Most people agree that no one, including the most powerful politicians, should be above the law. That’s why so many people are outraged and alarmed by the UCP’s decision to fire the legislature’s independent elections commissioner.

Even Donald Trump was not able to fire the special prosecutor who was investigating him. But that is effectively what Jason Kenney and the UCP are trying to do with Bill 22.

But, as bad as all of this is, Bill 22 is not just an attack on democracy in our province; it’s also an attack on the pension security of hundreds of thousands of Albertans.

Every day, millions of working Albertans make contributions to funds designed to provide them with some measure of security in their retirement years.

For example, all workers pay 5.1 per cent of their wages into the Canada Pension Plan (CPP). These contributions are matched by their employers. Most public-sector workers pay an additional 10 per cent of their salaries into their workplace pension plans.

It is these huge pools of personal savings that Premier Kenney and his government have targeted with Bill 22. In the case of the CPP, the UCP wants to redirect the billions of dollars that Albertans contribute to the plan every year into a new Alberta-only plan.

Experts agree that it would cost millions to withdraw from CPP and set up and run a separate plan. They also agree that an Alberta-only plan would be less portable and more vulnerable to economic downturns. And there is no guarantee that the UCP plan would actually provide similar benefits to pensioners.

In the case of the Alberta Teachers Retirement Fund (ATRF), the UCP wants to essentially expropriate the money that teachers have been managing for themselves and put those funds into the hands of AIMCo, the money manager owned by the provincial government.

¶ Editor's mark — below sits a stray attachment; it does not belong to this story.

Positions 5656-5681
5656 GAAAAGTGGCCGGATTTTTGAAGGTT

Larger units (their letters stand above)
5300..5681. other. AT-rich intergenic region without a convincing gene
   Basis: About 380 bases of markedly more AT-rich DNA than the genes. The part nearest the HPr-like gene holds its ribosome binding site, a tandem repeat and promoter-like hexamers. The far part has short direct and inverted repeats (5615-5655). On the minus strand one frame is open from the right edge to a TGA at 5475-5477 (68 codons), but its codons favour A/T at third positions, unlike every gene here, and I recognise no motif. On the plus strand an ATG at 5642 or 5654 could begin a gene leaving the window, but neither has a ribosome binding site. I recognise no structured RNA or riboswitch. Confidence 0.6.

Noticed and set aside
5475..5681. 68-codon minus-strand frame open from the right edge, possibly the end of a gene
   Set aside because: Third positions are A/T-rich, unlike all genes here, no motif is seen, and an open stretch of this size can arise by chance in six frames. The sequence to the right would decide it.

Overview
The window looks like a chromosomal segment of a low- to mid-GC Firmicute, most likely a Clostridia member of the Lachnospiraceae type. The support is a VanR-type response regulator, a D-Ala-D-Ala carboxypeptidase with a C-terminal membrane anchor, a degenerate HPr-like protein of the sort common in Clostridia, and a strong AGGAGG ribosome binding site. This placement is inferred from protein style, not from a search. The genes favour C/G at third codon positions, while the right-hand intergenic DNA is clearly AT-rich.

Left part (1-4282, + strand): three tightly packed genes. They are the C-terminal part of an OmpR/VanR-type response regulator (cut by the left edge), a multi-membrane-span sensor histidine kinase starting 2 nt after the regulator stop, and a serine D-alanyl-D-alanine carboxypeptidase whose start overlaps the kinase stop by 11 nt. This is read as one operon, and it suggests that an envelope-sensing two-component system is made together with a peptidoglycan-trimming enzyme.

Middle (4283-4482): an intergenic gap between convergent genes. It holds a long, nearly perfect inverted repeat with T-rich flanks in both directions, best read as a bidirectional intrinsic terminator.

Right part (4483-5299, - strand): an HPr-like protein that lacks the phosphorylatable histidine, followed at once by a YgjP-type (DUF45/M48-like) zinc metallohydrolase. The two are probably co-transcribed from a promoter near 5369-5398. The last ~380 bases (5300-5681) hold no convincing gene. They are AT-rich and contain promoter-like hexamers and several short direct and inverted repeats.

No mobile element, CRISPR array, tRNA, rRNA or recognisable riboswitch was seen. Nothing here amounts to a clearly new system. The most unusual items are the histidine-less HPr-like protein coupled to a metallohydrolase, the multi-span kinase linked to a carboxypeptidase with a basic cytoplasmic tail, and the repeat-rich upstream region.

In other words, the supposedly “free-market” UCP wants to create a government monopoly.

The thing that all of these changes have in common is power. The UCP wants to control the billions of dollars that millions of individual Albertans have been saving diligently for their own retirements.

In response to this blatant grab for money and control, we, the representatives of more than 300,000 working Albertans, have a three-part message for the premier and his government.

First, this isn’t your money. It belongs to the Albertans who saved it month after month. How can a party that styles itself as a champion of individual rights and property rights think it’s appropriate for government to essentially seize control of other people’s savings?

Second, you don’t have permission. You never mentioned sweeping changes to Alberta’s retirement system in the recent election so, you do not have a mandate for any of this.

Third, you don’t have the confidence of the people who this money really belongs to.

Working Albertans did not ask the UCP to interfere in the administration of their pensions, nor do they have confidence that they will run those plans in a fair or responsible way.

In fact, we’re worried that what you’re attempting to do is use other people’s money to create a huge slush fund to finance an agenda that has not yet been articulated to the public and which most people would not feel comfortable using their life savings to support.

For these reasons, on behalf all working Albertans, we demand that you keep your hands off our retirement savings.....